Pew Trust - In New York City, where shoppers and diners can find delicacies from all over the world, there is hefty demand for food grown closer to home.
The taste for products from farms in the Northeast has led South Bronx-based Greenmarket Co., a nonprofit regional food distributor that serves as the middleman between farmers and buyers, to constantly expand the size and scope of its operation over the last half-decade.
The state of New York has taken notice of its role in the regional food supply chain and in August allocated $15 million of the $20 million needed to build Greenmarket’s new 20,000-square-foot distribution center, commonly known as a food hub. The hub’s staff, which is raising the remaining money from other public and private funders, expects to move in by 2019 and eventually sell $18 million worth of produce, grains, eggs, maple syrup and honey a year.
Like New York, other states such as Michigan, Minnesota, Ohio and Vermont, and the federal government are investing in food hubs as a way to connect small and midsize farmers, who may not have the volume or do not have the capacity to work with large food wholesalers, with businesses and consumers to increase sales.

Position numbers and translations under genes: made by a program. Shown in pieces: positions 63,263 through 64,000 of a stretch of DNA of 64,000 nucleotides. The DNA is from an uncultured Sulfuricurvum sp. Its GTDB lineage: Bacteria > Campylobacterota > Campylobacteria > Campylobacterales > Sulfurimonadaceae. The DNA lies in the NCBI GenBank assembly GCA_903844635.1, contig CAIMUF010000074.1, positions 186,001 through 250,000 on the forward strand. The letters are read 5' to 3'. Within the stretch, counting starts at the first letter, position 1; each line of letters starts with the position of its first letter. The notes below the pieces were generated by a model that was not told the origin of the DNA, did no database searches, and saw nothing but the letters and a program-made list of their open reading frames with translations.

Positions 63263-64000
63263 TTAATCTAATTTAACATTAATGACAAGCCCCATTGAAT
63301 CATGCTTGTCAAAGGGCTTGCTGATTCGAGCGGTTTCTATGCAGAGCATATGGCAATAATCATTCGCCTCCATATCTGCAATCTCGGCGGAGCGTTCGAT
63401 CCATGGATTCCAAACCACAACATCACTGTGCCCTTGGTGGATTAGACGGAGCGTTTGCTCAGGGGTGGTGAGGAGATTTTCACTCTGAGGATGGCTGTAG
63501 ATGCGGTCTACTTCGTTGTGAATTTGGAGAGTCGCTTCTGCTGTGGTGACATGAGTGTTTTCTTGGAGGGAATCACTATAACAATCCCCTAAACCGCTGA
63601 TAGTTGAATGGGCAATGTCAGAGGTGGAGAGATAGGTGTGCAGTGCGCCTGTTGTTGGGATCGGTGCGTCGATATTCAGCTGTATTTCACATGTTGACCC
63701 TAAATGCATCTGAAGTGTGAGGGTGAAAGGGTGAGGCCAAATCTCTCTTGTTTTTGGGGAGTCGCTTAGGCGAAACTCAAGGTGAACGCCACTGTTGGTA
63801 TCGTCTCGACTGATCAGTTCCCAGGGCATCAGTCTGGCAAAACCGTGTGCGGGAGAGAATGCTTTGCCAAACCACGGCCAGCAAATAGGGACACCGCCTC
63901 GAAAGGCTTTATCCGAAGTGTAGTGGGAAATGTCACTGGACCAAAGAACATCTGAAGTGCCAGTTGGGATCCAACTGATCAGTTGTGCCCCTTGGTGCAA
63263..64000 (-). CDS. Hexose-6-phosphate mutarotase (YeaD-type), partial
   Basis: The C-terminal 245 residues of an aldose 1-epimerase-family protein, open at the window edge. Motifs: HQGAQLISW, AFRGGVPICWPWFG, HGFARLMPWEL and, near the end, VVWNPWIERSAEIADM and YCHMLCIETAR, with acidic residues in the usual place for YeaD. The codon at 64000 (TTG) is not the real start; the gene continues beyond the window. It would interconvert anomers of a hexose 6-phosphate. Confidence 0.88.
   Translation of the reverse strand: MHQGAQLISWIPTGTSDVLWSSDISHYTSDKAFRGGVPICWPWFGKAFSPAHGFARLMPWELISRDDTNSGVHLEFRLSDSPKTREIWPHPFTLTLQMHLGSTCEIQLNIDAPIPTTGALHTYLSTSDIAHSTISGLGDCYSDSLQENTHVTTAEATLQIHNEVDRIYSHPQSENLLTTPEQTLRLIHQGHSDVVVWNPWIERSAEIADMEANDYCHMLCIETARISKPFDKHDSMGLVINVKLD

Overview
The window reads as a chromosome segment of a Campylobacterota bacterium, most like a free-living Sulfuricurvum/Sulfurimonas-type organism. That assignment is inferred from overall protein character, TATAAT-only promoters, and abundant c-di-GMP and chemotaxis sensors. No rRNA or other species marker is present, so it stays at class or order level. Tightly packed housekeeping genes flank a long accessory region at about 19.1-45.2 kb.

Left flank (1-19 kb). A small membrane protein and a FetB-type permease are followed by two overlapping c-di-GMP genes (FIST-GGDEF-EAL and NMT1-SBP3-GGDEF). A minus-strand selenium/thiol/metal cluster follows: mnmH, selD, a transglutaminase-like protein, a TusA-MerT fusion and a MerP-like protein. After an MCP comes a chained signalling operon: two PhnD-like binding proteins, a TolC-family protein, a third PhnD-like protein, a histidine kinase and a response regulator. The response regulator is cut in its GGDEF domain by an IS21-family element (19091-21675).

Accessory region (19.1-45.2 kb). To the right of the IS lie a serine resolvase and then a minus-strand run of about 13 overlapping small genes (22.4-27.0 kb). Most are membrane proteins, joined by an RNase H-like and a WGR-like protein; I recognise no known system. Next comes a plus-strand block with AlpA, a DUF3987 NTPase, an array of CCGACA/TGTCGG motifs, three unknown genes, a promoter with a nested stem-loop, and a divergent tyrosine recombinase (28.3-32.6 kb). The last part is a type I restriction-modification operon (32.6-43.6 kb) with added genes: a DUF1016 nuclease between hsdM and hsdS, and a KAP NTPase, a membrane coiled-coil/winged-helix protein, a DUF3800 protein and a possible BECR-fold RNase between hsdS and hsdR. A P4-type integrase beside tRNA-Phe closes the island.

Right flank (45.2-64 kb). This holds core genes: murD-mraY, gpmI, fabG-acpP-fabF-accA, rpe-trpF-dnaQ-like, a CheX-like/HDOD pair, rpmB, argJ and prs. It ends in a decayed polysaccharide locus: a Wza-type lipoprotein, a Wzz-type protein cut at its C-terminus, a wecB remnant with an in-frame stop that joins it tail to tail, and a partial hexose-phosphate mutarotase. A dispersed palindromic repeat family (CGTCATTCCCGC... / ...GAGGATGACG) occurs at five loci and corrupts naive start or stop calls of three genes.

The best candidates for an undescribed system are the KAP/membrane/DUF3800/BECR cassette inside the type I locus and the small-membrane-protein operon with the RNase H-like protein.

“It’s not just about buying from local producers but being able to tell the consumer, ‘This is from Farmer Jane, and Farmer Jane has this much acreage, and she grows her food this way,’ ” said James Barham, an agricultural economist for the U.S. Department of Agriculture.
Today, there are more than 400 food hubs across the country, about 30 percent of which are nonprofits. Most are not as expansive or expensive as Greenmarket has become and only require a couple hundred thousand dollars to get off the ground.